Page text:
In The Company Of The Sun

Has anyone ever felt lonely while lying in the sun? I never have, and the lyrics of O Sole Mio confirm the idea.

In the company of Sun - O Sole Mio
Picture edited from ARCHIsavio di Wikipedia in italiano / CC BY-SA

Has anyone ever felt lonely while lying in the sun? I never have, and the lyrics of O Sole Mio confirm the idea

Quanno fa notte e ‘o sole se ne scenne,
me vene quase ‘na malincunia;
sotto ‘a fenesta toia restarria
quanno fa notte e ‘o sole se ne scenne.
 
When night comes and the sun has gone down,
I start feeling blue;
I’d stay below your window
When night comes and the sun has gone down.

Has anyone ever felt lonely while lying in the sun? I never have, and I cannot think of any literary or cinematic instance of such a sentiment. The lyrics of the Neapolitan masterpiece, O Sole Mio, a part of which I have quoted above, confirm the idea, if by counterexample. If the protagonist of the song feels blue when the sun goes down, and then happy when he thinks of the woman with whom he is in love, then it seems right that the presence of the sun prevents these feelings of loss and longing while it is shining, or it at least ameliorates them. This idea is supported by what are the second most recognizable lines in the song:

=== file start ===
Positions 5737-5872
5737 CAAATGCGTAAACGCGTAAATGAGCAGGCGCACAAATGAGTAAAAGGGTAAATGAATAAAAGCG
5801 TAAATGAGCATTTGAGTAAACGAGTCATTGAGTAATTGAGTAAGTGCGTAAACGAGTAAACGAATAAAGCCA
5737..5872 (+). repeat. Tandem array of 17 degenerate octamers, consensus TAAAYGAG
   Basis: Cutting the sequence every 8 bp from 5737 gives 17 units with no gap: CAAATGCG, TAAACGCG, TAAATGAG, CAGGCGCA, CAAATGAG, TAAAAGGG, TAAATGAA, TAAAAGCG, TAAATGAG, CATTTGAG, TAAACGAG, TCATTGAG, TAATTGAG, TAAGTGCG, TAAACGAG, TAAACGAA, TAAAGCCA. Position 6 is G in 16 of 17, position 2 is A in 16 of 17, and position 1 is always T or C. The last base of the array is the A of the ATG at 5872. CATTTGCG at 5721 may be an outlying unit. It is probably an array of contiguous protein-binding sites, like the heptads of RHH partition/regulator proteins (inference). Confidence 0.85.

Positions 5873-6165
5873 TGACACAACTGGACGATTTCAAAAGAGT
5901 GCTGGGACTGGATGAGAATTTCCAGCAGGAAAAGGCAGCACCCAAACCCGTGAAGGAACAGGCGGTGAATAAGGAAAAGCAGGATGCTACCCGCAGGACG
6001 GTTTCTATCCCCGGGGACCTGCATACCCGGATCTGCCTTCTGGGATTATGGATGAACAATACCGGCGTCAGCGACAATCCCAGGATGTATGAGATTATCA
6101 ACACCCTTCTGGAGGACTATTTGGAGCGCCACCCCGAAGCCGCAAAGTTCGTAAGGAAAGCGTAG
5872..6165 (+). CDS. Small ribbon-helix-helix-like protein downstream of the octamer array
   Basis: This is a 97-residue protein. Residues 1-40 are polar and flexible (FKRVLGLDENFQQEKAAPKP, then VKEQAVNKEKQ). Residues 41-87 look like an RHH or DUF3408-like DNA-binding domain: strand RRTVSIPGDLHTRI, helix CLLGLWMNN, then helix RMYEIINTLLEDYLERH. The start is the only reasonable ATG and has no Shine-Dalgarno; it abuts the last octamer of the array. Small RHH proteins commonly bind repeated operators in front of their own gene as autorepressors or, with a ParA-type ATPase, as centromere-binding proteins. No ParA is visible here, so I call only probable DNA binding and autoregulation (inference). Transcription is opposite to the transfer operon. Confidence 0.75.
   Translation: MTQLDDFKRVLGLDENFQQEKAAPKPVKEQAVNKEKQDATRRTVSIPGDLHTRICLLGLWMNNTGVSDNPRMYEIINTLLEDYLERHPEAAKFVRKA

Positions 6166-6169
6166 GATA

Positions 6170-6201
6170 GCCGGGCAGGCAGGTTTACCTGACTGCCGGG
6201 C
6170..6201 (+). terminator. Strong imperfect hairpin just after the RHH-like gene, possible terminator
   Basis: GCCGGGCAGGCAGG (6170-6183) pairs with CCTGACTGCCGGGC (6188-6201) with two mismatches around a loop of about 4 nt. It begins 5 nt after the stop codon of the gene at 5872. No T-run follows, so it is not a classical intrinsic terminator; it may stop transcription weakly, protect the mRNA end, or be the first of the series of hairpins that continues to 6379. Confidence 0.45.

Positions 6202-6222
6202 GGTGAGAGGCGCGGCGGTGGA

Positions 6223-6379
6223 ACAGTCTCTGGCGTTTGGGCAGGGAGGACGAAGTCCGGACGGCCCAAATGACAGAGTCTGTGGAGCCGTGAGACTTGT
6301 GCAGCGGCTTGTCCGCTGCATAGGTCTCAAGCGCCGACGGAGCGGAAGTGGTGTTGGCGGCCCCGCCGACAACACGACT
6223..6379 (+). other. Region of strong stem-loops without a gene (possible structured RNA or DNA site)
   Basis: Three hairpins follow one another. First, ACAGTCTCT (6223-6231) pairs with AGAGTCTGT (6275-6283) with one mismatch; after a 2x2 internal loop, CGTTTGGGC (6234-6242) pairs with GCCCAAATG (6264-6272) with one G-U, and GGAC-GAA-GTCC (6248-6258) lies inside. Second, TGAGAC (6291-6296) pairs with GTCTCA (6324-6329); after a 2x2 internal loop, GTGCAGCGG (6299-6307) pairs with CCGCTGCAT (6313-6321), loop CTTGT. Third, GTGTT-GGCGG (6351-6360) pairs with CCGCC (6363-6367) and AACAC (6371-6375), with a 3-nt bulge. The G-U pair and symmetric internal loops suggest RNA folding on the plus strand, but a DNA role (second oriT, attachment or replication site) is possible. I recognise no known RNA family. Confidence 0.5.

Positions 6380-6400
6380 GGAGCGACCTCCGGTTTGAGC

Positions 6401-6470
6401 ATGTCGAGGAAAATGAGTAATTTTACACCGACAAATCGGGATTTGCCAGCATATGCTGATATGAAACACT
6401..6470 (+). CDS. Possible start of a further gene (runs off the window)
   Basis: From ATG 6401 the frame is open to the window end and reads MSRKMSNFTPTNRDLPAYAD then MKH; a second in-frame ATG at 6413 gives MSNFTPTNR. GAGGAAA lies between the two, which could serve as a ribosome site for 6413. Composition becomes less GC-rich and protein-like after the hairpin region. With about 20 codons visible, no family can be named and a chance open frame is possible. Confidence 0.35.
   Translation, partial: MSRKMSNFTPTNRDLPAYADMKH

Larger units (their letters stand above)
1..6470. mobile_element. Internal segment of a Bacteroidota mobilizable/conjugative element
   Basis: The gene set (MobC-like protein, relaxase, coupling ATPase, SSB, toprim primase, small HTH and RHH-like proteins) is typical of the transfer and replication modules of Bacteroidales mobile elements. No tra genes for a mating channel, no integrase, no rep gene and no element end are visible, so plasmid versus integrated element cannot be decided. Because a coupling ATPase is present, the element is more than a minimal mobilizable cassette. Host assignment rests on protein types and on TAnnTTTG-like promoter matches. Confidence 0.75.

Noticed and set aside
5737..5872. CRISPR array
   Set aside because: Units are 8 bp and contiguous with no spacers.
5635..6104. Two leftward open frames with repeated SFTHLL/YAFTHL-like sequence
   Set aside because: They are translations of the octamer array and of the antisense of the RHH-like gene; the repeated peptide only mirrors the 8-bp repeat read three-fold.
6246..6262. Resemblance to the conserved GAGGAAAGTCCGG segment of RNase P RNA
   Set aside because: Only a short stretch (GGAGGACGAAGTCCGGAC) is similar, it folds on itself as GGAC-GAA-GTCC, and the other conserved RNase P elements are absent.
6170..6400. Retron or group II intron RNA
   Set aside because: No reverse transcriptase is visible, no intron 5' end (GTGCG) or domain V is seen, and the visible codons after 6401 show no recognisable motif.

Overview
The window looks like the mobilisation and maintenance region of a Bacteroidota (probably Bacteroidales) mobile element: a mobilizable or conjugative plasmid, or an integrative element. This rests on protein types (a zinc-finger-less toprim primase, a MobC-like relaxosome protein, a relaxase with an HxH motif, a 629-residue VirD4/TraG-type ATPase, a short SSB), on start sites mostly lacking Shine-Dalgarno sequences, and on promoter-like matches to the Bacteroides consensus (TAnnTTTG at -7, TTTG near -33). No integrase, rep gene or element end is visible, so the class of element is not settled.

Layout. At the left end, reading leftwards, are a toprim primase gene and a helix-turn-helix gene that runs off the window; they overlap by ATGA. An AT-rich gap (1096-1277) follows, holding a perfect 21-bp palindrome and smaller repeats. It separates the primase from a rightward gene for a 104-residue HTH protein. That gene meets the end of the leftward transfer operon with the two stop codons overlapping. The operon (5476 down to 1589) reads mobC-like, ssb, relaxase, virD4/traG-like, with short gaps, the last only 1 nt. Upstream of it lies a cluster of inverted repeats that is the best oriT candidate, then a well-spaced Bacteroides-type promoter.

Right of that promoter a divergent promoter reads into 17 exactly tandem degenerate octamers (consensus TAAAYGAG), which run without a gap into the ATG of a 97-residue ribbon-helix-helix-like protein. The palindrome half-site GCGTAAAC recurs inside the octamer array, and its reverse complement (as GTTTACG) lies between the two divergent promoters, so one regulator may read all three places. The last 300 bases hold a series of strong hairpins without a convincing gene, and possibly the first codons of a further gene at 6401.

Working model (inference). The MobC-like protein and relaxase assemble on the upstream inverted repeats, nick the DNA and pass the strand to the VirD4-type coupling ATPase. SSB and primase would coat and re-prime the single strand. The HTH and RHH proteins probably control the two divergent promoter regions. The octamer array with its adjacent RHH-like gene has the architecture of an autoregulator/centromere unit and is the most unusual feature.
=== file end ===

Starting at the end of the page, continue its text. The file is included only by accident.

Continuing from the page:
Ma n’atu sole
cchiù bello, oje ne’.
O sole mio
sta ‘nfronte a te!
O sole
O sole mio
sta ‘nfronte a te!
sta ‘nfronte a te!
 
But another sun,
that’s brighter still
It’s my own sun
that’s in your face!
The sun, my own sun
It’s in your face!
It’s in your face!

Thinking back on my personal experience, and now fresh out of a sunbathing session, I cannot think of a time when I ever felt lonely or heartbroken while lying in the sun, even if external circumstances would have otherwise prompted such a disposition. Is this what the singer of O Sole Mio is singing about? Is the song an homage to the sun? Is it a love song to a woman? Is it both? I suppose by posing such questions I am breaking my own rule, actually Archibald MacLeish’s rule that, as he put it in Ars Poetica: A poem should not mean/But be.